Ground-breaking publisher, co-founder of the Traverse and leading figure at the Edinburgh festival

Born: January 25, 1927;

Died: August 13, 2018

JOHN Calder, who has died aged 91, was an intrepid international publisher who worked in London, Edinburgh and Paris. He formed a particularly close friendship with Samuel Beckett whose prose-texts he published in Britain after the success of Beckett’s defining play Waiting for Godot in 1965.

Calder was also the first publisher in the UK of William S Burroughs, the author of the Beat Generation. Calder had the knack of choosing innovative authors such as Marguerite Duras and Hubert Selby Jr, whose ground-breaking Last Exit to Brooklyn caused a sensation. Calder was invariably courageous in his choice of authors and delighted in being the scourge of the literary establishment.

In Scotland he is best remembered for co-founding the Traverse theatre and the Writers’ Conference at the Edinburgh Festival of 1962. For the latter he gathered an array of some of the great literary figures of the era. Burroughs, Norman Mailer and Henry Miller came from America while Muriel Spark, Hugh MacDiarmid, Rebecca West and Lawrence Durrell represented Britain.

The conference filled the McEwan Hall for five days and the subjects varied – there was a lengthy debate on censorship – Calder making it clear there were no restrictions on subject matter, however controversial. It caused quite a stir and Calder told The Herald on the last day that, “The conference was an experience in adult education. We succeeded because there is a great hunger for education and for an understanding of the world we inhabit."

It was such a success that Kenneth Tynan and Calder organised a Drama Conference the following year. Again a cast of eminent people of the theatre (Lilian Helmann, Arnold Wesker, Peter Brook etc) was assembled and healthy debate ensued. Alas, on the last day a nude model was wheeled across the organ gallery on a trolley. Lord Provost Weatherstone called it a squalid little incident. Outrage ensued and there were no more such conferences.

During the second conference Calder inherited Ledlanet, a mansion in Perthshire. He decided to develop the venue as an arts centre and mounted in 1963 the Ledlanet Nights festival. Such stars as Geraint Evans and Josephine Barstow gave recitals along with Calder's second wife, the soprano Bettina Jonic. Exhibitions were held and although the hall only sat 200, the festival became, for a decade, a welcome fixture in the Scottish arts calendar.

Indeed, the artist Richard Demarco can remember visiting Ledlanet often and exhibited some of his works there. “I knew John well from the early days of the Traverse. We were both founding directors and he was hugely influential in those early years,” he told The Herald. “John was a great patron of the arts in Scotland and brought a definite intellectual rigour to all the arts. I used to take my summer school students to Ledlanet and John would passionately discuss the arts with them. To be in his company was, quite simply, invigorating.”

John Mackenzie Calder was the first son of James Calder who was a member of a prominent Alloa brewing family. Calder was evacuated to Canada at the outbreak of the Second World War and was educated by tutors. After his father’s death in 1944 he studied economics at Zurich University. While waiting to take his finals he met a Hollywood starlet named Christya Myling and they began a passionate affair. They were married in London in 1954 but were divorced in 1961.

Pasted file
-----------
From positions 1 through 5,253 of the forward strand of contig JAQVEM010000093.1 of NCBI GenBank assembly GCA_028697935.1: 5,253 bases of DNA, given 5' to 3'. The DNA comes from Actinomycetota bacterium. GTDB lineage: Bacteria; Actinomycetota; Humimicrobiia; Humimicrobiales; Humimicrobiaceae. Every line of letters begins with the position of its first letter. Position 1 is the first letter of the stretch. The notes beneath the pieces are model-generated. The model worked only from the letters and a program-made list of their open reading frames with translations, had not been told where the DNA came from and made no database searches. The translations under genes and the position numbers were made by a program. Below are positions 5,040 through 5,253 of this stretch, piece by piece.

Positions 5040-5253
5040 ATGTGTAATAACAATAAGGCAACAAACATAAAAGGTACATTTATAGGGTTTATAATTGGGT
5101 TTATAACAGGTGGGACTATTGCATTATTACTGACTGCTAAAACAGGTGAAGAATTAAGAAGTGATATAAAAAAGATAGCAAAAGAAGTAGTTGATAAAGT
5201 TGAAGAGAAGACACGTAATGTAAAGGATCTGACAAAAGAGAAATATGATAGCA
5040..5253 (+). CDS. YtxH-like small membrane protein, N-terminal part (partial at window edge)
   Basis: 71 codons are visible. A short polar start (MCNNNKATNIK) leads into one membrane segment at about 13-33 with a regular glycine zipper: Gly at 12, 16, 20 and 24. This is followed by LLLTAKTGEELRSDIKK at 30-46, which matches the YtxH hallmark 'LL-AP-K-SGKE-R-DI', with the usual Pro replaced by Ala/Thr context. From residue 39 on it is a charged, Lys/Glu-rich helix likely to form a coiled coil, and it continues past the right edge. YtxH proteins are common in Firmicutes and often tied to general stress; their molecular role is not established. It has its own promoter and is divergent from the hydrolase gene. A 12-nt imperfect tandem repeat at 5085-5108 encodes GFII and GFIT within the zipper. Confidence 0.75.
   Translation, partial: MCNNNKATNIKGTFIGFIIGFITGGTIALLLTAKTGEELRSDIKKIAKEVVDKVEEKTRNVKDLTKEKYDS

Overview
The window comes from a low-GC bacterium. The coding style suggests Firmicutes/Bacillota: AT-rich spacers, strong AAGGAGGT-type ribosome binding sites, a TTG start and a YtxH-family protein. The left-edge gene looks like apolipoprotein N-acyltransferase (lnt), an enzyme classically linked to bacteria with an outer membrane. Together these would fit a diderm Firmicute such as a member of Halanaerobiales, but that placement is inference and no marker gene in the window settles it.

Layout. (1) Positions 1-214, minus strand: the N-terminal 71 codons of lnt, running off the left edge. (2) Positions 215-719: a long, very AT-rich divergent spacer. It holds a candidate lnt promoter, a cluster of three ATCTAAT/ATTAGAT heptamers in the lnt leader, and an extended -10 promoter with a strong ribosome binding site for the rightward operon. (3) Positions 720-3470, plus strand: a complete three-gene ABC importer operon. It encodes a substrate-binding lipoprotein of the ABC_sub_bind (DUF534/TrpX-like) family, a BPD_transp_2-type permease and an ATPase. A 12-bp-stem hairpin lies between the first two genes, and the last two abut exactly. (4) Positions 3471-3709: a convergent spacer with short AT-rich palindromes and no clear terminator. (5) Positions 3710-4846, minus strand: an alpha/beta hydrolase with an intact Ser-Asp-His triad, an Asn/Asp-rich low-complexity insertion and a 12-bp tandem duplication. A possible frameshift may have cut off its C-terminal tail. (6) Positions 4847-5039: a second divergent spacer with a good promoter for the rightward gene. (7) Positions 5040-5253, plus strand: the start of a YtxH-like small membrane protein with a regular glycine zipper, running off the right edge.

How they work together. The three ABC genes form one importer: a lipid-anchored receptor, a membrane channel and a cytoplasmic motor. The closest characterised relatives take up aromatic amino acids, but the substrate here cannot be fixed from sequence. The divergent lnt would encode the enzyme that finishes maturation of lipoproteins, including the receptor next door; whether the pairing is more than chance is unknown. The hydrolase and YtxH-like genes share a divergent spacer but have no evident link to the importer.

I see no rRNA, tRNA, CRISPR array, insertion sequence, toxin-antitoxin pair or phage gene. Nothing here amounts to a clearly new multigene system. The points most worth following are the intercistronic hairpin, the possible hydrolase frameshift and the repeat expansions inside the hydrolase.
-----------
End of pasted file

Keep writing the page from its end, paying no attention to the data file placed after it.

By 1953 Calder had become a publisher of opera books and, briefly, the popular film magazine Sight and Sound. He also formed a close business friendship with Maurice Girodias, the Paris-based publisher, who introduced Calder to Samuel Beckett in 1955. At their first meeting, Calder recalled, “we talked about life, its pointlessness, the cruelty of man to man" and Calder subsequently published Beckett’s early novel Murphy, Malloy and Malone Dies. Their friendship endured until Beckett's death in 1989.

Calder throughout his publishing career displayed foresight and courage. For example, he published Miller's graphic sexual novel Tropic of Cancer, which every other UK publishing house had turned down. He also published Alexander Trocchi's controversial Cain's Book, an account of heroin addiction, and Burroughs's drug-fuelled beatnik trilogy The Naked Lunch, The Soft Machine and The Ticket That Exploded.

Calder was often summoned to court. He lost obscenity trials over Cain’s Book and Selby’s Last Exit to Brooklyn but on the latter Calder was vindicated on appeal.

In the 1970s his reputation as a publisher was tarnished when his partner in the business, Marion Boyars, became disenchanted over their professional relationship and there followed a protracted dispute over royalties from their clients. At the same time Calder’s second marriage was heading for the divorce court which ended in a costly settlement. Later, a US distributor confiscated Calder's stock and some authors joined other publishers. In 1979 he had to sell his beloved Ledlanet.

John Calder was a publisher like few others in Britain today. The website for Calder Publications boasts, "Publishers of the most significant literature of the 20th century". Over the course of 50 years he made and lost fortunes, supported some firebrand authors and championed such greats as Beckett, Miller and Burroughs with total commitment and enthusiasm.

Calder’s first two marriages were dissolved. He married Sheila Colvin, the genial former associate director of the Edinburgh Festival, in 2011. She and a daughter from each of his previous marriages survive him.